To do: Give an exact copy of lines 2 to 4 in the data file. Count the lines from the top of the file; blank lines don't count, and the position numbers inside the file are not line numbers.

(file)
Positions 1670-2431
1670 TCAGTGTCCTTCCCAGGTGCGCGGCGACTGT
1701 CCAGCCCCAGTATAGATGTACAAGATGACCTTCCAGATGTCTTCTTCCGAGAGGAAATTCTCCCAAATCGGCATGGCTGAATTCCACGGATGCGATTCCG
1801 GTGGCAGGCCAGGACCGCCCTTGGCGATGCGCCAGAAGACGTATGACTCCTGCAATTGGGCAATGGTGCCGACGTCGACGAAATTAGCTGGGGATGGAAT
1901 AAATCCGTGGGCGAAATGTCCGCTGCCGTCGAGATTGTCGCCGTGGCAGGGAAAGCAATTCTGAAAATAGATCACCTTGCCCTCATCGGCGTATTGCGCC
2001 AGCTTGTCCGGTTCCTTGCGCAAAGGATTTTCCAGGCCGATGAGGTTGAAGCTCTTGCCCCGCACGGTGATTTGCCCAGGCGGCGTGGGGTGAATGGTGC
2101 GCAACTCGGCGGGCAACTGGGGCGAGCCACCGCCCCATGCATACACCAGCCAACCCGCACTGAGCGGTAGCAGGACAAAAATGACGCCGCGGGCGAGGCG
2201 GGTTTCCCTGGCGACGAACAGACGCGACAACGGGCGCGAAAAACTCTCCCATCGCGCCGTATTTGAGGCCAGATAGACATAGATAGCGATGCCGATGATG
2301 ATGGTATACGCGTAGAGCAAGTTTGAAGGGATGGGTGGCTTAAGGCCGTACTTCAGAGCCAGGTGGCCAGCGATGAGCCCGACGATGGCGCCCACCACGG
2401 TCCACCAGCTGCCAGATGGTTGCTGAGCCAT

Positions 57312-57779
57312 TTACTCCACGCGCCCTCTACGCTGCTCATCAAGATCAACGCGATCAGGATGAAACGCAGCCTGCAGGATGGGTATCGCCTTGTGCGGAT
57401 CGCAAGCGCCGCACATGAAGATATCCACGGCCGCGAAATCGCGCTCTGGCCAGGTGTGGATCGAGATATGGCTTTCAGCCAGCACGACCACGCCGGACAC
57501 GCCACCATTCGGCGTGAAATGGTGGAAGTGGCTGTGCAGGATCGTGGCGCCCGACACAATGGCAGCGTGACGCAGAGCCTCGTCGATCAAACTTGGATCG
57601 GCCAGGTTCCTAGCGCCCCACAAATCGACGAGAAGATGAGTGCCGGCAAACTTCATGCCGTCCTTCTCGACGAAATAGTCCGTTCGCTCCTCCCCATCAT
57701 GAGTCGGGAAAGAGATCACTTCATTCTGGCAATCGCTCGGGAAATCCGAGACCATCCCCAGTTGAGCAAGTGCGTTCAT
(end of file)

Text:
1670 TCAGTGTCCTTCCCAGGTGCGCGGCGACTGT
1701 CCAGCCCCAGTATAGATGTACAAGATGACCTTCCAGATGTCTTCTTCCGAGAGGAAATTCTCCCAAATCGGCATGGCTGAATTCCACGGATGCGATTCCG
1801 GTGGCAGGCCAGGACCGCCCTTGGCGATGCGCCAGAAGACGTATGACTCCTGCAATTGGGCAATGGTGCCGACGTCGACGAAATTAGCTGGGGATGGAAT